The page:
Now, instead of thinking of the half-teal crowd at Sunday’s season opener as some sort of moral failure by Washington fans, think, instead, not of jersey-clad units of fandom, but of Washingtonians, who are humans, and the universally loathed man atop a universally loathed operation now running the local professional football team.
As it happened, I was also at FedEx Field on October 18, 2009, at the very nadir of the Jim Zorn era, when the home crowd was so fed up and disgusted by the interminable decline of the football team that they spent most of the second quarter, every second of halftime, and nearly the entire second half chanting “sell the team.” Most fans gave up on watching the home team trudge through a miserable, spirit-crushing loss to the Chiefs, instead turning and directing their full-throated wrath at the owner’s box. The chant was nowhere near as loud as the insane explosion of sound at the Darrell Green game—the stands were at least half empty—but it was every bit as passionate.
Washingtonians’ relationship with Dan Snyder has been one of constant antagonism—dramatic raising of parking and concession prices; cramming partial-view seats into the stadium; suing local publications and freezing out others in response to negative press; deforesting protected land to improve the view at his mansion; ushering the organization through a long series of increasingly desperate and embarrassing defenses of the team’s indefensible nickname; etc. Throughout, Snyder and his organization have rallied an ever-shrinking contingency of totally addled diehard fans to support their cynicism and acts of lunacy. This, in a way, is NFL (and sports) fandom in microcosm: loyalty to this thing has the power to influence and distort moral equations and personal politics, maybe even entire worldviews.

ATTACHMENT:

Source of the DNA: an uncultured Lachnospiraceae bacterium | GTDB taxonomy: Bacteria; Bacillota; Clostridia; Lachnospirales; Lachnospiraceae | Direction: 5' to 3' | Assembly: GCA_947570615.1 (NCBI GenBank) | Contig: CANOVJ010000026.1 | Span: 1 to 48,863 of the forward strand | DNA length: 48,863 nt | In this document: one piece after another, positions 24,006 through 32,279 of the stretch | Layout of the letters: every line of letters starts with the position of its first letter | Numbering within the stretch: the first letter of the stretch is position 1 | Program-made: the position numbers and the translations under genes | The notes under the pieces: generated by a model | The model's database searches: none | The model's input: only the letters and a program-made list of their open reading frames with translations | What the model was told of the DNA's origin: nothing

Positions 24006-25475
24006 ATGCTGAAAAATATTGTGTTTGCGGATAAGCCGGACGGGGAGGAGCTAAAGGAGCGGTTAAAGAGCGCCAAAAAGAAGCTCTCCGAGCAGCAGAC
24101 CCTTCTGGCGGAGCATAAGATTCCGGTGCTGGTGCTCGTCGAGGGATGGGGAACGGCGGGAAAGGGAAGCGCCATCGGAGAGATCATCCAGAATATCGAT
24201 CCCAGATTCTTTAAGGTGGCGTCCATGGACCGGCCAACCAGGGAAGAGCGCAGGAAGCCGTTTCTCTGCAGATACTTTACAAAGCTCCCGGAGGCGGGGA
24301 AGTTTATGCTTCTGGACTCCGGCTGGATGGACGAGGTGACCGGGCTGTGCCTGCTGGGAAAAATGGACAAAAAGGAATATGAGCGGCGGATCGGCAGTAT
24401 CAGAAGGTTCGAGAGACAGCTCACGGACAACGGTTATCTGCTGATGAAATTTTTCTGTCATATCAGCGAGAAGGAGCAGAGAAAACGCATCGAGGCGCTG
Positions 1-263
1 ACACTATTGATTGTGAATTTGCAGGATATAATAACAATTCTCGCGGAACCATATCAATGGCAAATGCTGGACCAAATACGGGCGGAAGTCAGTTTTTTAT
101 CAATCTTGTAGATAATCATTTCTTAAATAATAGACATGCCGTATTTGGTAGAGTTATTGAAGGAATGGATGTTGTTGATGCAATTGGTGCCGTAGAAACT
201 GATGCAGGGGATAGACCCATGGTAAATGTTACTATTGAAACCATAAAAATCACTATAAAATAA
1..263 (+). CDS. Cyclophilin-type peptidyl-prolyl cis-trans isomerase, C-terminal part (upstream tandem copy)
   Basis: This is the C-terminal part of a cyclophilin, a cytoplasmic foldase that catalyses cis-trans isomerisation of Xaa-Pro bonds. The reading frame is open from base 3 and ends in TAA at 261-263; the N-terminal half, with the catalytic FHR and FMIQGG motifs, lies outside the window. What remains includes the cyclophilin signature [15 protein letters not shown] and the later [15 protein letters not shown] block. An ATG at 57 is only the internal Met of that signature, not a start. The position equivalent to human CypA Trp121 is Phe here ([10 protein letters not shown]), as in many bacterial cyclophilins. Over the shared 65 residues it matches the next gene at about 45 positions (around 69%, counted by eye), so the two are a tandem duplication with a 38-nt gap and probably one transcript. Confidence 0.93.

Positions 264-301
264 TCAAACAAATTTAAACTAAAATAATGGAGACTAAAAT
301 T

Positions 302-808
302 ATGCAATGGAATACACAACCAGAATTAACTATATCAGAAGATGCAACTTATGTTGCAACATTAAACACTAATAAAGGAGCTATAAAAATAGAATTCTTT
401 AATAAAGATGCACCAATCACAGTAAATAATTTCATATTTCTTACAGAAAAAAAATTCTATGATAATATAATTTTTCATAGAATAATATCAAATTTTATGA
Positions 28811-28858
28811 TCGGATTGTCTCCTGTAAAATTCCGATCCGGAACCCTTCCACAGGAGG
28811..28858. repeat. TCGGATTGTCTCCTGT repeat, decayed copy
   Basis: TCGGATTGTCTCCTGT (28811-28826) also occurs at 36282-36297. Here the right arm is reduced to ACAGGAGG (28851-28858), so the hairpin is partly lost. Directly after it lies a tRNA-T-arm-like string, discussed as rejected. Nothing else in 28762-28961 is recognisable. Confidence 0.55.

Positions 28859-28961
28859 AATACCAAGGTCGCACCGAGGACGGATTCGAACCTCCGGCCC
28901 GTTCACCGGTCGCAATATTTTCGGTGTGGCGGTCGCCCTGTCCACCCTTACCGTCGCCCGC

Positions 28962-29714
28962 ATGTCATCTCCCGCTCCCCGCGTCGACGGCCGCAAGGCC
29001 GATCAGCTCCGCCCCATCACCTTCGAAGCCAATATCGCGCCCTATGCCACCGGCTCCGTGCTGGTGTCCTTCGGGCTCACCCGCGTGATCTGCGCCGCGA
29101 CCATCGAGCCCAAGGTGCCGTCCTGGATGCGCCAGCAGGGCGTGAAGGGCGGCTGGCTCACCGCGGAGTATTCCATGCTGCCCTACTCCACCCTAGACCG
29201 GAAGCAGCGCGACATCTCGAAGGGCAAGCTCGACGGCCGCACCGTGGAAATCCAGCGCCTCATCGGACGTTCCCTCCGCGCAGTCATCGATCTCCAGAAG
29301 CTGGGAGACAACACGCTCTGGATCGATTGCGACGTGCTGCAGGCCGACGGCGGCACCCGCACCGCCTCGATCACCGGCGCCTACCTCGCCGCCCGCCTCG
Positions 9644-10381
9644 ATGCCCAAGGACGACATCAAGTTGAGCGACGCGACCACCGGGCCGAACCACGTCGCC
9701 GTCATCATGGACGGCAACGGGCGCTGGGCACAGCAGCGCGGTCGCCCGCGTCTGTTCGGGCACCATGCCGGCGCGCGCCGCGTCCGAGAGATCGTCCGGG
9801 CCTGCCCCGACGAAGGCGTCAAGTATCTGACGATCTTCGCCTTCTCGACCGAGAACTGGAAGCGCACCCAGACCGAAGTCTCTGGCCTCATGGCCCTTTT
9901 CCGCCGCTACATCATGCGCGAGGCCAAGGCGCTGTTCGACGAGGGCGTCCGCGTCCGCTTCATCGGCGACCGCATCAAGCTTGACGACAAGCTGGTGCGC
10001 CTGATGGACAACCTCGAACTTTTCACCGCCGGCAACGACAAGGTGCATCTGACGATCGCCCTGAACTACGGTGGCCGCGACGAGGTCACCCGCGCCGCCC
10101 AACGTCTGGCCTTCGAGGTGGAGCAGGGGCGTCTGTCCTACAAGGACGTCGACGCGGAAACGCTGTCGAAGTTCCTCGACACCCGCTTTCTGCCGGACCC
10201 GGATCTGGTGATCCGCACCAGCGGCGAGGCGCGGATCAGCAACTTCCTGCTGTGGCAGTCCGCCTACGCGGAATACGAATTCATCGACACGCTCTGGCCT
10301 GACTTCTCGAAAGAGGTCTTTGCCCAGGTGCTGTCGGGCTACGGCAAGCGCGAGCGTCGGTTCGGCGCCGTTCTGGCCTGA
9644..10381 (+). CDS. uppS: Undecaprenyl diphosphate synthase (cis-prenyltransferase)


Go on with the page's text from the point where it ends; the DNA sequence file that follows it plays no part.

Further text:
Here’s what I mean by that: protests over the team’s nickname aren’t remotely as new as its defenders would have you believe. Last year, Dan Steinberg and Fred Hiatt of the Washington Post pointed to protests of the name that stretch back at least as far as 1971. The National Congress of American Indians gained national attention for actively protesting the name in 1988. The issue came to my attention for the first time in 1992, when protesters held actions against the name during the week of the Super Bowl. My parents were aware of the controversy, I was aware of the controversy, and I never forgot about it. I did, however, put off caring about it for nearly two decades, because I was loyal to the home team. Eventually, my conscience caught up. There are, of course, those who will die before they ever seriously consider what it means that a prominent American professional sports team has a racial epithet as its official nickname.